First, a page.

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    Home > Medical News > Medical Research Articles > This gel can fight drug-resistant bacteria and induce the body's natural immune defense

    This gel can fight drug-resistant bacteria and induce the body's natural immune defense

    • Last Update: 2021-10-20
    • Source: Internet
    • Author: User
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    According to a report in the Journal of the American Chemical Society, researchers from the Royal Institute of Technology, Karolinska Institutet and Karolinska University Hospital said that this new treatment is based on specially developed hydrogels.
    Gum is composed of polymers called dendritic macromolecules

    .

    KTH professor Michael Marko said that the hydrogel is formed spontaneously when sprayed on the wound, and it is 100% degradable and non-toxic
    .
    He said: "Dendrite hydrogels are excellent wound dressing materials because of their soft, adhesive and flexible tactile properties, which can provide ideal skin contact and maintain a moist environment, which is conducive to optimal wound healing

    .
    "

    The antibacterial effect of hydrogels is not yet fully understood, but the key lies in the structure of these macromolecules
    .
    It is characterized by orderly branching, terminated by a large number of positively charged contacts

    .

    "Bacterial cells interact, and so are dendritic macromolecules," he said
    .
    "When they meet, the bacteria will not have good results

    .
    "

    Professor Annelie Brauner of Karolinska Institute said that although it does not contain antibiotics, the hydrogel shows excellent antibacterial properties and is effective against a wide range of clinical bacteria, killing both Gram-positive and Gram-negative bacteria, including from wounds.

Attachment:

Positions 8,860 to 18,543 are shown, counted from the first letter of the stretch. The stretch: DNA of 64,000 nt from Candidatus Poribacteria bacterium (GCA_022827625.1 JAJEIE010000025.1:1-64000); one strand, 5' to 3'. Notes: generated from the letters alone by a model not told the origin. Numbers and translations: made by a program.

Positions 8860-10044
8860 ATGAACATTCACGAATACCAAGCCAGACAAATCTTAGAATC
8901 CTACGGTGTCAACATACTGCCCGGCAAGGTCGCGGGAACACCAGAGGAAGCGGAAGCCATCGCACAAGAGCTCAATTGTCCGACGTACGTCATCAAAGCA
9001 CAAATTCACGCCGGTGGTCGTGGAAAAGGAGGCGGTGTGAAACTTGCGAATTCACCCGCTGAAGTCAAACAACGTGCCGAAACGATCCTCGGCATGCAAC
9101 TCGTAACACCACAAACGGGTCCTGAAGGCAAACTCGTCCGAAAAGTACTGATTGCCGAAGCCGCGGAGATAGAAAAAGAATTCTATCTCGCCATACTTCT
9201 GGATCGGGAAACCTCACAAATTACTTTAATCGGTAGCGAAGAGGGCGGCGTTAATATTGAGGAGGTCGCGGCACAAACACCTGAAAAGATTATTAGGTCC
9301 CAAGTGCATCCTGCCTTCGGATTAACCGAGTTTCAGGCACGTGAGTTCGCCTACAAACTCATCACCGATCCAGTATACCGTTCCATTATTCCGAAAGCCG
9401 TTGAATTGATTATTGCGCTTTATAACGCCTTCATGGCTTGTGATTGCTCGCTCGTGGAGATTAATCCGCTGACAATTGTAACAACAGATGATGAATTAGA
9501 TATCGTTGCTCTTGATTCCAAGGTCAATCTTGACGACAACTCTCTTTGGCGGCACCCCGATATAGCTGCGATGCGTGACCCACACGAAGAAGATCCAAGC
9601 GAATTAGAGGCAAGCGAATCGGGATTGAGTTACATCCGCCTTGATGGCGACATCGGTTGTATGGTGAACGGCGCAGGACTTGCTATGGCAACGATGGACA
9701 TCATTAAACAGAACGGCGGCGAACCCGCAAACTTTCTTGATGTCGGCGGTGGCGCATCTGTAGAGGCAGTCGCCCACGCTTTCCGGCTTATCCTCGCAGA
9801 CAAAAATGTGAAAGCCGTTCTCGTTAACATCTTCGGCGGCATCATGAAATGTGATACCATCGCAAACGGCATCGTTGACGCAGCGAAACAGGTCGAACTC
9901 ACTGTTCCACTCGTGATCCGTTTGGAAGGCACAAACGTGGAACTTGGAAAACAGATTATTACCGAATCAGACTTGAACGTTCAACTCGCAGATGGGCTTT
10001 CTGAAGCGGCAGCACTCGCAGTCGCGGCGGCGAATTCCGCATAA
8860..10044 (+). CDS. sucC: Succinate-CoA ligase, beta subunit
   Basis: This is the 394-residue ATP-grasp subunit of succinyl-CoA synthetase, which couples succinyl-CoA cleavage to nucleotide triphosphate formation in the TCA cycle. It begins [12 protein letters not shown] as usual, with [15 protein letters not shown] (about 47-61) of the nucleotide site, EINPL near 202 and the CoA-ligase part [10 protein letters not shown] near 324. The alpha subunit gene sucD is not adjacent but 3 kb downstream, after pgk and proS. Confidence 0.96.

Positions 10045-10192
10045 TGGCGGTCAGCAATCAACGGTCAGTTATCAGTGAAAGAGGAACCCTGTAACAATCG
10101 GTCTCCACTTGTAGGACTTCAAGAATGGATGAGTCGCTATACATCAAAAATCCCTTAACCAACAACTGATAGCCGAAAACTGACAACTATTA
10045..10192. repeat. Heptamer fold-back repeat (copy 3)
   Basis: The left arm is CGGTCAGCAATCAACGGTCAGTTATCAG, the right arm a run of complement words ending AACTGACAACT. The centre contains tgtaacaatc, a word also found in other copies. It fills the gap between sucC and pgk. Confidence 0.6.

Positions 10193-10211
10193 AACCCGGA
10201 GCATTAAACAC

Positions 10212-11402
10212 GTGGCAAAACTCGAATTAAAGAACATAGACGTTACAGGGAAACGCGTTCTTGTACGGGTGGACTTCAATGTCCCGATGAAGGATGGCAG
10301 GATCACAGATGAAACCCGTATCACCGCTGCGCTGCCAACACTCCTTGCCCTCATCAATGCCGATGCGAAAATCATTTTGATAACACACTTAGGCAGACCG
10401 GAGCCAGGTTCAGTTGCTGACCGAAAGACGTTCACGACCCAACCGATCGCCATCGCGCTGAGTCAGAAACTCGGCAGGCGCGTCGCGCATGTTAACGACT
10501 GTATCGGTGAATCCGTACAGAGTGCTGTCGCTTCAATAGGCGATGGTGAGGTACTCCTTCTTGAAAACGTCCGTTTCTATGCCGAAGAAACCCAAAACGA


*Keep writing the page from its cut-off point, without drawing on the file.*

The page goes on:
Isolated resistant strains

    .
    This substance can also reduce inflammation

    .

    The hydrogel was tested against several clinically relevant infectious bacteria, including Staphylococcus aureus (S.
    aureus) and P.
    aeruginosa (P.
    aeruginosa)

    .
    The killing effect of hydrogel on Pseudomonas aeruginosa is 100%; the effect of killing Staphylococcus aureus is almost the same

    .

    Cell infection tests show that this gel not only effectively kills clinically resistant bacteria in wounds, but also induces the expression of antimicrobial peptides (or endogenous antibiotics) naturally present in human skin cells
    .

    "These endogenous antibiotics help fight bacteria and clear infections," Brauner said
    .
    "In contrast to traditional antibiotics where bacteria may quickly develop resistance, resistance to antimicrobial peptides is very rare

    .
    "

    Compared with currently available wound dressing hydrogels on the market, hydrogels are even more successful in killing methicillin-resistant Staphylococcus aureus (MRSA)
    .

    The dendrimers that make up the hydrogel are based on polyethylene glycol (PEG) and propionic acid (bis mpa)
    .
    The branches of dendritic polymers are like beautifully pruned apple trees, with many positively charged contact points at their ends, which interact strongly with the negatively charged bacterial cell membrane

    .

    Malkoch said: "Their well-designed branch structure and scalability make them an ideal scaffold for biomedical applications
    .
    "

    Malkoch's laboratory has been using a dendritic-based platform to conduct research on skin infections for more than a year, and the newly published report claims that the synthesis of hydrogels is not so complicated and easy to expand
    .

    Brauner said: "This gel has made an outstanding contribution to fighting multi-drug resistant bacteria, especially in this era when we are running out of available antibiotics
    .
    "

    Journal Reference :

    1. Yanmiao Fan, Soumitra Mohanty, Yuning Zhang, Mads Lü chow, Liguo Qin, Lisa Fortuin, Annelie Brauner, Michael Malkoch.
      Dendritic Hydrogels Induce Immune Modulation in Human Keratinocytes and Effectively Eradicate Bacterial Pathogens .
      Journal of the American Chemical Society , 2021; DOI : 10.
      1021/jacs.
      1c07492


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